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Prince Caspian by C.S. Lewis
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's review
Jul 28, 2009

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bookshelves: 2009
Read in July, 2009

Here's one thing I don't get about the parts of "The Chronicles of Narnia" I've read so far: Why does C.S. Lewis feel the need, in each book, to make one of the Pevensie children, seemingly at random, completely loathsome? In "The Lion, the Witch and the Wardrobe," it was Edmund who was a complete dick for almost the entire book, and now, in "Prince Caspian," it's Susan who's asking for a good bitch-slapping.

I think I know why C.S. Lewis does this: He's not very good at making characters memorable unless he makes them totally good, totally bad, or start out totally bad and have them turn totally good partway through the story. I know these are children's books, but even children's books can have a little bit of complexity in their characterization, no?

Just as in "Lion," none of the characters in "Caspian" much deserve to remain in the reader's mind after the book is closed. The possible exception is Trumpkin, and he stands out mostly by using such exclamations as "lobsters and lollipops" and "giants and junipers." That's just funny. Caspian himself starts out with the potential to become interesting too, but largely fades into the background once the Pevensie children return to Narnia.

Getting back to Susan, I do get what C.S. Lewis is trying to do with her character in "Caspian." This is still a religious parable, after all, and in this book Susan is the one designated to stop trusting in Aslan, just as someone straying from the Christian faith will stop following Jesus. Fine, no problem, I get it. But Lewis never bothers telling us why Susan has strayed. Did she develop some sort of alcohol problem between the first and second books? Lose her boyfriend in a fiery car crash? Come on, Jack, give us something. You could at least have had one of Aslan's enemies offer Susan thirty pieces of Turkish delight for the lion's head or something. I just want some motivation, for God's sake.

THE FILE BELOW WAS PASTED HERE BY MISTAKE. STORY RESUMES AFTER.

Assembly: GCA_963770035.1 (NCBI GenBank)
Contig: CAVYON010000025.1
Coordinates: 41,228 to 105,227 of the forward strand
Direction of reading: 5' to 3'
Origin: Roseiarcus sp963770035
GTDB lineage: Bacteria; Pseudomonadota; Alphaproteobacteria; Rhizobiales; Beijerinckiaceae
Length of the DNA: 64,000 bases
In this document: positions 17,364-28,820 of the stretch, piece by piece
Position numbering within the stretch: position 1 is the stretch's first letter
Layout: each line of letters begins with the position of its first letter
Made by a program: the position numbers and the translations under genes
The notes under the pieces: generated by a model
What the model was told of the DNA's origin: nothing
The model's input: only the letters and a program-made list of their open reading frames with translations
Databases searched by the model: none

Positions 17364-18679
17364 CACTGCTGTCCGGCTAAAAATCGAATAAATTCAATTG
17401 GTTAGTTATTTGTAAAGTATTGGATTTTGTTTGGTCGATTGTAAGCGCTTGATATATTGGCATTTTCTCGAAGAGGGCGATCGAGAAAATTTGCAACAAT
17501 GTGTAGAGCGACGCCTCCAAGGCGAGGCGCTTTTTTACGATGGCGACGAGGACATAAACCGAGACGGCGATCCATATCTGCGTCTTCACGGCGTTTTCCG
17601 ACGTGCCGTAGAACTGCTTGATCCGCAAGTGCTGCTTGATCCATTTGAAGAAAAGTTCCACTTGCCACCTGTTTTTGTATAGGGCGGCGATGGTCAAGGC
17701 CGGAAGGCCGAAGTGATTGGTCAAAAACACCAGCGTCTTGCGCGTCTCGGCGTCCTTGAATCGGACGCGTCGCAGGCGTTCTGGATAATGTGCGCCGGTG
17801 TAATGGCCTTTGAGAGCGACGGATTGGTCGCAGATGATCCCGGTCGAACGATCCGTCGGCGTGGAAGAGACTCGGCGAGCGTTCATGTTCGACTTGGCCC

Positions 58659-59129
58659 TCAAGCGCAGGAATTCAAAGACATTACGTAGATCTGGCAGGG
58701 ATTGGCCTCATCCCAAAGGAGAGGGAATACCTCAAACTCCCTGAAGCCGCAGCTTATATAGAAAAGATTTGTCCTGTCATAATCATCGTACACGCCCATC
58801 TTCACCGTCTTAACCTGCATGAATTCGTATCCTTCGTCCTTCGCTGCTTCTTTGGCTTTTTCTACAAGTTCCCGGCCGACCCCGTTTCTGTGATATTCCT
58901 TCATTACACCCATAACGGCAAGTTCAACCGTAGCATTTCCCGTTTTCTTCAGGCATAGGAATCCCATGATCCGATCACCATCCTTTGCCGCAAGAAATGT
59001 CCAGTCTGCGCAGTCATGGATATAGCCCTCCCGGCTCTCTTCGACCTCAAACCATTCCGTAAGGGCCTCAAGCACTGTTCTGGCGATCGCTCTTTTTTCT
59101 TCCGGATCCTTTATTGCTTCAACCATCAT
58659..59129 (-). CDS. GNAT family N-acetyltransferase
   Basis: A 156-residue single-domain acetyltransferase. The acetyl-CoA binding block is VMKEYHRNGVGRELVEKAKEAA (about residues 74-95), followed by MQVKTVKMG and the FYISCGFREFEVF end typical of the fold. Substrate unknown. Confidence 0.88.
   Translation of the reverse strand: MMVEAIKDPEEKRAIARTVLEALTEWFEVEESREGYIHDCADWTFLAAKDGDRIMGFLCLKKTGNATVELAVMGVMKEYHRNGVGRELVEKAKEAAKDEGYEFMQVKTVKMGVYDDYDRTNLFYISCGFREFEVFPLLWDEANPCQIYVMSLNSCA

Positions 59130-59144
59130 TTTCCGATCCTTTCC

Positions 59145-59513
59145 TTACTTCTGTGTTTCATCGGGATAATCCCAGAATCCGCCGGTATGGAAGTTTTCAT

That all being said, the story in "Caspian" is fast-moving and entertaining, and, just as in "Lion," the writing is lively and engaging. Moving on to "The Voyage of the Dawn Treader."
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07/28/2009 page 30
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message 1: by Lilias (new)

Lilias I figure it's so that these characters are able to be redeemed in the next book seeing as C.S. Lewis was so fond of sending moral messages through his writing.

The real reason I'm commenting on your review, though, is to tell you how happily nostalgic it makes me feel to see these book covers appear on my news feed since they were the very editions that I read/were read to me when I was very young.

Daniel Happy to be of service, Lilias. Even if my reviews are no good, at least my choice of editions is sound.

message 3: by matthew (new)

matthew in "the last battle", susan is said to be "interested in nothing now-a-days except nylons and lipstick and invitations.", which speaks for itself, i think. it's something of a row amongst later fantasy aficionados.

Daniel I'm still reading "Dawn Treader" right now, and Susan is thankfully absent from that book, having gone to the U.S. for the summer with her parents. Her departure is one reason I'm liking "Dawn Treader" more than the first two books.

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